South Carolina Child Support Guidelines and Income

South Carolina Child Support Guidelines and Income

Posted By Hall & Hall Attorneys at Law || 7-May-2013

If you are involved in the litigation of a case in a Family Court in the State of South Carolina, and child custody, visitation and child support are issue, an amount of child support may be calculated pursuant to the South Carolina Child Support Guidelines. The court must determine the gross income of each parent, to calculate child support, pursuant to the Guidelines. Income includes the actual gross income of the parent, if employed to full capacity, or potential income if unemployed or underemployed. South Carolina Child Support Guidelines § 3.1.1, p. 3 (DSS 2006).

Gross income is defined as follows:

"Gross income includes income from any source including salaries, wages, commissions, royalties, bonuses, rents (less allowable business expenses), dividends, severance pay, pensions, interest, trust income, annuities, capital gains, social security benefits (but not Supplemental Security Income), worker's compensation benefits, unemployment insurance benefits, disability insurance benefits, Veteran's benefits and alimony, including alimony which a party received as a result of another marriage and alimony which a party receives as a result of the current litigation. Unreported cash income should also be included if it can be identified.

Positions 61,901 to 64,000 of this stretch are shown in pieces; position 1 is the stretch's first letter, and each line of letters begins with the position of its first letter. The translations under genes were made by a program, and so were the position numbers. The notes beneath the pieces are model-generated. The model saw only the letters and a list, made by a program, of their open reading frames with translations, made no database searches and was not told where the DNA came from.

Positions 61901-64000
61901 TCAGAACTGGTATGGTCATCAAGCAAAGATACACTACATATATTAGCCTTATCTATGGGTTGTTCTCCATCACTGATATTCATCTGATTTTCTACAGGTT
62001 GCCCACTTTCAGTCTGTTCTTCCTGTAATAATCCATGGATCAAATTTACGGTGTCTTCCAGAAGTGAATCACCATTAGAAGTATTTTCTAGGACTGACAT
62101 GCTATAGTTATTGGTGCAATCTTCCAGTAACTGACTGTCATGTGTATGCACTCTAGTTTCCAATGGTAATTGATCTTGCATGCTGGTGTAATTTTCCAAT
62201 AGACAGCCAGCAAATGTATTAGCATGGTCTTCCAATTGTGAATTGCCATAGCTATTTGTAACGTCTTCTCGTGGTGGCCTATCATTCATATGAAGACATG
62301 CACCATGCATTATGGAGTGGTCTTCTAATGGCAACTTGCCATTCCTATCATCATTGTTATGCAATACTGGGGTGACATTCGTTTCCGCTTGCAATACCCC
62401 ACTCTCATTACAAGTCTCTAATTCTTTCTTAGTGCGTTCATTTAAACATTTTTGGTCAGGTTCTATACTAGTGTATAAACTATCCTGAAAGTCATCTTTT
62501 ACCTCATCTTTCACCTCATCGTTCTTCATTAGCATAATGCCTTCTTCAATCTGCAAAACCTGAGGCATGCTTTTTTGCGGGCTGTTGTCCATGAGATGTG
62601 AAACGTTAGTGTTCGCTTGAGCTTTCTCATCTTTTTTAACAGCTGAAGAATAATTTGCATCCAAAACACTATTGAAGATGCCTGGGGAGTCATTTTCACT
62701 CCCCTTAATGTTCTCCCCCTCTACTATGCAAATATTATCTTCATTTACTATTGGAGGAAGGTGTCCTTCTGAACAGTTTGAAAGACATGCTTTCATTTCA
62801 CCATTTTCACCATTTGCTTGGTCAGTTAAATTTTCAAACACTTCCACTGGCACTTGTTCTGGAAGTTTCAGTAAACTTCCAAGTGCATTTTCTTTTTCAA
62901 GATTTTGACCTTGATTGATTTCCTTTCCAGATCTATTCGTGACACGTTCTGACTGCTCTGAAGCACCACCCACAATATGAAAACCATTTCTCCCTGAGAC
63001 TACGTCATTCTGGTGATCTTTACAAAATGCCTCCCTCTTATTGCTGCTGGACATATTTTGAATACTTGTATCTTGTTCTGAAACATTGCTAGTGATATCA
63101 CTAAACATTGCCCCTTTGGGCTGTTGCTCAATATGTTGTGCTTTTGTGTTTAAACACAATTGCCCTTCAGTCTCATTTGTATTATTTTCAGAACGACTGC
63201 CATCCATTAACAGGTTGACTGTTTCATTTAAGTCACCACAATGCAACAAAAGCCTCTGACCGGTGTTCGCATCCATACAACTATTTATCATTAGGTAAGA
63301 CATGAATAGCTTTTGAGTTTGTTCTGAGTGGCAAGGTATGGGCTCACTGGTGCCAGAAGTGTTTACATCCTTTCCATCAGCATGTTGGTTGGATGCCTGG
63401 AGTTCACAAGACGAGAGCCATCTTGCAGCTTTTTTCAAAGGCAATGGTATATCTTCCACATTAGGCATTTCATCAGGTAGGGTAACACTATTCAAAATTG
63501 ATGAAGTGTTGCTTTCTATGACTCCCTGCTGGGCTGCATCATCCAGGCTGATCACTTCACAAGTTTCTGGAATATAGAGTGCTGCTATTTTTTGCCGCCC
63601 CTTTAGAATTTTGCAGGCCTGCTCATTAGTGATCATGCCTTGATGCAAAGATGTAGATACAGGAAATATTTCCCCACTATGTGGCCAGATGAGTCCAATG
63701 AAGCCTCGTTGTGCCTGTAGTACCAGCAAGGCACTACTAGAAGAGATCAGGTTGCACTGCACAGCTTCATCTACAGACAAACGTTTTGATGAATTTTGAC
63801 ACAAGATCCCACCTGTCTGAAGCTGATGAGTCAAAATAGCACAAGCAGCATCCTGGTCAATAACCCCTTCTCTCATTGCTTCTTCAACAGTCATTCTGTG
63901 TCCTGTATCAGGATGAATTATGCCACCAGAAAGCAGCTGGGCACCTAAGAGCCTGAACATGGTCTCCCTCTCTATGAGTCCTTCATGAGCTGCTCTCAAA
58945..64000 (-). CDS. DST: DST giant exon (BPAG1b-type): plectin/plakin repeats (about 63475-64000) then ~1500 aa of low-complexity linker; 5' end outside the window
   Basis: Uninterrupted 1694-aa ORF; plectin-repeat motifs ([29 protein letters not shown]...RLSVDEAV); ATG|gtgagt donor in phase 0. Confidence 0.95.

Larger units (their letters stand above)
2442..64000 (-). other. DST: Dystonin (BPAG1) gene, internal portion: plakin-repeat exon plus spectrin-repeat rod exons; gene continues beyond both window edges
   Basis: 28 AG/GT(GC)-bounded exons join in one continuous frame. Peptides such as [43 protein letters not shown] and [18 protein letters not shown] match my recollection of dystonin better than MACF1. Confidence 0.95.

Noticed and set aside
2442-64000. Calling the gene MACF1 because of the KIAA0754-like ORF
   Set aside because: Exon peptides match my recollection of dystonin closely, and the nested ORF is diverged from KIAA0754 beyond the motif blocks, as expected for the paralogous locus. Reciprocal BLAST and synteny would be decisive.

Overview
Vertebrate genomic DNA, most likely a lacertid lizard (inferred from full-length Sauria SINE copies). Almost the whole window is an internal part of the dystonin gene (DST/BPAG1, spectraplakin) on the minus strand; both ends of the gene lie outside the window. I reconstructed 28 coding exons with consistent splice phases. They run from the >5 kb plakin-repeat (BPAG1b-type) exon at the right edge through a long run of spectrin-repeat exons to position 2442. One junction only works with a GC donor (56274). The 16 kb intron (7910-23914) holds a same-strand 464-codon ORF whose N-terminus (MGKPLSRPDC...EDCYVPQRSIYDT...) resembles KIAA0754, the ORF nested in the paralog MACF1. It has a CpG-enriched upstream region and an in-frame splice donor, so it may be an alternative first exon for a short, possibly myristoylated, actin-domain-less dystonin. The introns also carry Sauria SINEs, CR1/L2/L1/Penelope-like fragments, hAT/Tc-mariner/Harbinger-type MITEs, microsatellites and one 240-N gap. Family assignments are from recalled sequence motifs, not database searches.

1. The court may also take into account assets available to generate income for child support. For example, the court may determine the reasonable earning potential of any asset at its market value and assess against it the current treasury bill interest rate or some other similar appropriate method of computing income.

2. In addition to determining potential earnings, the court should impute income to any non income producing assets of either parent, if significant, other than a primary residence or personal property. Examples of such assets are vacation homes (if not maintained as rental property) and idle land. The current rate determined by the court is the rate at which income should be imputed to such non performing assets."

South Carolina Child Support Guidelines § 3.1.2, p. 3 (DSS 2006)

Determining the income of the parties is one of many challenges involved in litigation in the South Carolina Family Courts; and such a task can be daunting, especially if a parent is failing to disclose potential income, or is voluntarily unemployed or underemployed. The attorneys at Hall & Hall Attorneys at Law can assist you in all aspects of Family Court Litigation, including but not limited to Divorce, Child Custody, Visitation, and Child Support, Adoption, and Separate Support and Maintenance. Please contact our law office located in West Columbia, Lexington County, South Carolina, to learn how we can help you.

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